EU leaders agreed to merge and strengthen energy networks at their first ever energy summit on 4 February, giving a boost to the renewable energy industry and helping to curb Europe's growing reliance on fossil fuels.
European Commission President José Manuel Barroso told EU leaders that Europe should rein in its annual €310 billion spending – equivalent to 2.5% of GDP – on oil and gas imports.
"Major efforts are needed to modernise and expand Europe's energy infrastructure," a summit accord said.
At the heart of the summit declaration was a realisation that industry is not delivering some critical energy infrastructure and that taxpayers will soon have to step in.
The summit accord acknowledged that further green growth would require a high-tech "smart" power grid – estimated to cost about €200 billion – to carry wind power from the north and solar power from the Mediterranean to central cities such as Paris and Prague.
As well as building such computer-assisted grids, the European Commission was tasked with developing standards for charging electric cars, growing sustainable biofuels and financing an energy grid overhaul.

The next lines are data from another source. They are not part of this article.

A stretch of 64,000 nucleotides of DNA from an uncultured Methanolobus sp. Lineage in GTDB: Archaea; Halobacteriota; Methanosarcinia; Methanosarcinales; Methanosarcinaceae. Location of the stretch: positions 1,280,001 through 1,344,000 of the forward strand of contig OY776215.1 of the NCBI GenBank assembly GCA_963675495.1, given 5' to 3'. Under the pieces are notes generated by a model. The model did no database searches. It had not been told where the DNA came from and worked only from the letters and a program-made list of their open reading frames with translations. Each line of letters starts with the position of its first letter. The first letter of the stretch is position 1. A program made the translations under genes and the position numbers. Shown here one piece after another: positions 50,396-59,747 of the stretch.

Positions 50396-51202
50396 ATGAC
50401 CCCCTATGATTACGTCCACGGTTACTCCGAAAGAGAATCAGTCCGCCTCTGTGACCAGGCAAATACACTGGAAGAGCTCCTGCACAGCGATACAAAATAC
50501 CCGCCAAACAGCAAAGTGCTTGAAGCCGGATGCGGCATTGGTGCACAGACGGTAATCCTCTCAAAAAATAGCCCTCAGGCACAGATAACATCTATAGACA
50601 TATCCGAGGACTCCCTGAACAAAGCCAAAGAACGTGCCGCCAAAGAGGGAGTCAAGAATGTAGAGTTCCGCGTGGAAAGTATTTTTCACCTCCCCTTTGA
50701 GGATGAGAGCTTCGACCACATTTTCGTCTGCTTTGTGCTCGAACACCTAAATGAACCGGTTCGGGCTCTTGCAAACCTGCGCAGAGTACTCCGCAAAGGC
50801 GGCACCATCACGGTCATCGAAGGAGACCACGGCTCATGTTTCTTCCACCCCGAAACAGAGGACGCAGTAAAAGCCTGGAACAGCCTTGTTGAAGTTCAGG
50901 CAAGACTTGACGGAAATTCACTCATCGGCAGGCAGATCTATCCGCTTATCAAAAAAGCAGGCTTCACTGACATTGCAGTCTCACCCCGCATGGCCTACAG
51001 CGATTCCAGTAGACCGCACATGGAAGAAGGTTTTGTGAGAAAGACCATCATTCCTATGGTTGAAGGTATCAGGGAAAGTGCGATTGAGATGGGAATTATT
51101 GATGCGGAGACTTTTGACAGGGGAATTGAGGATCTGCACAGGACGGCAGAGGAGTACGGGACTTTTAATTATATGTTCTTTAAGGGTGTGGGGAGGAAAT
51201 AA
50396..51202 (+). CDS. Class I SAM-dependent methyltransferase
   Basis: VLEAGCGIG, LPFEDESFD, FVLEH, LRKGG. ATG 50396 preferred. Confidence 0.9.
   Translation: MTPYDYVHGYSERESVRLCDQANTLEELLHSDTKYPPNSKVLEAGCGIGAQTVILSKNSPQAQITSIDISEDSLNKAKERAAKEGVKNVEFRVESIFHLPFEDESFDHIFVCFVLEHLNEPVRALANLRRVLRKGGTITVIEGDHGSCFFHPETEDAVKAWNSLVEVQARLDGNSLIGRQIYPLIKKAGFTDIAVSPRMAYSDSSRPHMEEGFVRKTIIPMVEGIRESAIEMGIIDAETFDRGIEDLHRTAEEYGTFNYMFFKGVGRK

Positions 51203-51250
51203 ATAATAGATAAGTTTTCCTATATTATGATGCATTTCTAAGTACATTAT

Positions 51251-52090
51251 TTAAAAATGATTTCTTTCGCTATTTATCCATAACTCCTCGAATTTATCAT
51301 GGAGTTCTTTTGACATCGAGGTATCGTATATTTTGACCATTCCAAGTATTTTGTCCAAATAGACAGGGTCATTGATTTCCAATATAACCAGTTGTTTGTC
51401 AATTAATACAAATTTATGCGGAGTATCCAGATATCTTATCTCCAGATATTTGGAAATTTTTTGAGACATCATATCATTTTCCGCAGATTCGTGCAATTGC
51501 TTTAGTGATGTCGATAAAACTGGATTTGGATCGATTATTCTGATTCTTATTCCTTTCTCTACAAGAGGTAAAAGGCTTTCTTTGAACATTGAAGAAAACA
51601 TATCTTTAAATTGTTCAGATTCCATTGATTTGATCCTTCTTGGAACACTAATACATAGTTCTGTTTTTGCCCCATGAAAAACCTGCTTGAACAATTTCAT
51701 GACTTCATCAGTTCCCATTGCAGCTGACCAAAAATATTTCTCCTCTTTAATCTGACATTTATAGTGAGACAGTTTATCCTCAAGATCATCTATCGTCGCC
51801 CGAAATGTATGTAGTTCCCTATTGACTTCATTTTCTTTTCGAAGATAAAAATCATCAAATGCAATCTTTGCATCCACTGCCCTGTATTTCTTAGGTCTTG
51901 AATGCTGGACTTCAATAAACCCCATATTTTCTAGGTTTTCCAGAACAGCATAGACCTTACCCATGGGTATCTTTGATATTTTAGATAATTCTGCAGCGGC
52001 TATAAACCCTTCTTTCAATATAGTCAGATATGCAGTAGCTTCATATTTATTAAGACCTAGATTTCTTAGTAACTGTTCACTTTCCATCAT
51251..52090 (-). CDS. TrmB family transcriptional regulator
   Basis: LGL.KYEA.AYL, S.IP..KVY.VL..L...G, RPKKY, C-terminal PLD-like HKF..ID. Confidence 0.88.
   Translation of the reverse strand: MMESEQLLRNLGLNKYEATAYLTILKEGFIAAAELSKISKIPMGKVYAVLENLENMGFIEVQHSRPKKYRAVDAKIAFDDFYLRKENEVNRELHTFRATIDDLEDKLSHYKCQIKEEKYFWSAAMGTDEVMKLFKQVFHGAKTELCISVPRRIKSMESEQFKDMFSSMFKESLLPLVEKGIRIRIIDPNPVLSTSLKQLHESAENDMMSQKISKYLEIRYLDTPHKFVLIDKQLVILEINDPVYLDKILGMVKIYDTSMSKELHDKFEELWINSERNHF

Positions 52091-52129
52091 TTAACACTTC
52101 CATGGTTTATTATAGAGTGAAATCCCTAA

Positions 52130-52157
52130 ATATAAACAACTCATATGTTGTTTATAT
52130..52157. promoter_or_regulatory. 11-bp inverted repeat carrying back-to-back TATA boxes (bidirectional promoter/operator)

Energy Commissioner Günther Oettinger is now expected to respond before June with a plan for "project bonds" to finance the most crucial gas and power links.
Energy security has been a hot issue in the EU since imports of Russian gas via Ukraine were cut during three weeks of freezing weather in January 2009.
Leaders agreed that funding should be found for strategically useful gas links that industry has ignored in its quest for profits, such as a link across the Pyrenees to carry Algerian gas northwards to Spain.
Oettinger was successful in strengthening his mandate for negotiating with foreign energy suppliers such as Azerbaijan.
France negotiated wording in the declaration to promote its nuclear industry, and Poland did likewise to promote shale gas exploration.
But leaders resoundingly failed to confront the fact that they are on track to fall halfway short of a target to boost energy efficiency by 20% by 2020.
"This is a mistake," said Friends of the Earth Europe campaigner Brook Riley. "The cheapest, cleanest and most secure energy is that which a country doesn't need."
(EURACTIV with Reuters.)